>One funeral and a christening
My wife’s grandmother died at the age of 96 in January. She is to be laid to rest in a short ceremony in her home village near Zlín. Relatives from various branches of my wife’s family gradually assemble in the muncipal cemetry. It is sunny and the atmosphere is sombre but low key.
Introductions are made, there some conversation and then the priest arrives. He says what his has to say in a straightfoward and dignifed way. There are short speeches by relatives. Flowers are laid, candles are lit. The priest departs and mourners drift off in small groups toward the local pub-restaurant where my mother-in-law has arranged a meal.
The children, who have behaved well throughout, want to walk around the the graveyard, so I agree. It is a municipal cemetry, not very near the church and there are relatively few crosses. One grave belongs to 32 year old who died in December 1914. A small photo set into the grave stone shows a man with a moustache in high collared uniform. Presumably he was killed in the early fighting on Serbian or Galician front which annihilated much of the pre-war Austro-Hungarian military at the start of the Great War. His wife, who died in 1930, and daughter who lived in 1980s are buried with him. There are some recent looking flowers on the grave.
We get to the restaurant. Very oddly, when we get there it is pulsating with very loud, live Gypsy music. Two policeman from the Municipal Police walk out. I assume we’ve probably got the wrong place, but we walk in anyway to find out what’s going on, despite disgruntled local drinkers outside that the place is full of Gypsies.
We are in the right place – and it is full of Gypsies. The pub, has somehow booked meal arranged by my mother-in-law to following the laying to rest alongside a Roma christening celebration There is an interesting kind of symmetry and the music supplied by 2-3 musicams with keyboard and synthaszier is foot-tappingly good, but the noise and ingruousness of it are too much for most of our party, who walk off – despite the landlord’s protestations – to see what can be arranged at the village’s other hostelry. Unsurprisingly, nothing can done for a party of twenty, so discontented mourners drift back, grumbling that the Roma – while not all of them are bad – have no consideration and shouldn’t even be there because they are not local.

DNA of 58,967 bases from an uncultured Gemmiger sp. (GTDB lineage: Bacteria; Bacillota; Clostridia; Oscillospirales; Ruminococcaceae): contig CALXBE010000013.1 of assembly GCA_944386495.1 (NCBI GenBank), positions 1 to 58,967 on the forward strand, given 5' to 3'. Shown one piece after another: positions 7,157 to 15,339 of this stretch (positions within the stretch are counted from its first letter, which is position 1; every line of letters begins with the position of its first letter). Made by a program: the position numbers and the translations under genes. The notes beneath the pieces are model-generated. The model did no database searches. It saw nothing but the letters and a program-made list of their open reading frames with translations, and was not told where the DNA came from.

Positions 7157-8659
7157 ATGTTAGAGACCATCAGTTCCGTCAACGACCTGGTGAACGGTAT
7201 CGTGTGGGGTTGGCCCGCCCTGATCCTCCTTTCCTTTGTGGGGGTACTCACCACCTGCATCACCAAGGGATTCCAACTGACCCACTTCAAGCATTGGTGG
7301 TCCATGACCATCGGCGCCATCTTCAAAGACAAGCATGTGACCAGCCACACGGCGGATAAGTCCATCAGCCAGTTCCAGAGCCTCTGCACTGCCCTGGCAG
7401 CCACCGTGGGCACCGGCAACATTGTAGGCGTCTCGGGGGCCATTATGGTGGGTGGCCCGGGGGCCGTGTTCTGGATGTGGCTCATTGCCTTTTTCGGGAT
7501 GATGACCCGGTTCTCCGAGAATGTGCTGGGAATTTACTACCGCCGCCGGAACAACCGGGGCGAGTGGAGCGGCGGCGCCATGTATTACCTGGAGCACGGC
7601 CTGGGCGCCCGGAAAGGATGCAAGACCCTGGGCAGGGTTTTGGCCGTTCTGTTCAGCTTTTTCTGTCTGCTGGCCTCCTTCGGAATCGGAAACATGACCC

Luckily, the landlord has indeed now rescued the situation and agreed with the Roma , there will be no music for an hour and a half while we have our meal. The musicians stop. While my wife talks to elderly great aunts and cousins, I have nothing much to do except keep an eye on the kids and my attention increasingly wanders to the Roma party, who are sitting around a large table in covered courtyard just by the pub’s main function room where we are. They seems to have provided their own food: huge quantities of fried or possibly breadcrumbed meat. The women have sequined dresses and one is wearing a satin dress that ressembles a sari, many of the children are dressed in a kind of Sunday best, white-shirts or ribboned party dresses. Most of the men seem to be sitting next door in the bar. There is a lot of raucous sounding conversation, much coming and going, and huges amount of smoking.
It is a world away from the more restrained Czech way of doing things : like some kind of Greek or Middle East event catapulted into Central Europe. Just after 12.00 as we are beginning to leave, the Gypsy music re-starts in earnest. A very large Roma man with moustache pork pie hat and fantastic voice fills the pub with a reverberating and haunting song.this time guests at the christening head into the pub to dance.
“Where did you learn to dance so well?” my wife asks a Roma girl of 7-8 in white frock.
“From my grandma” she replies.
My wife’s grandmother would almost certainly not have approved of all this, but both events seem to have gone well.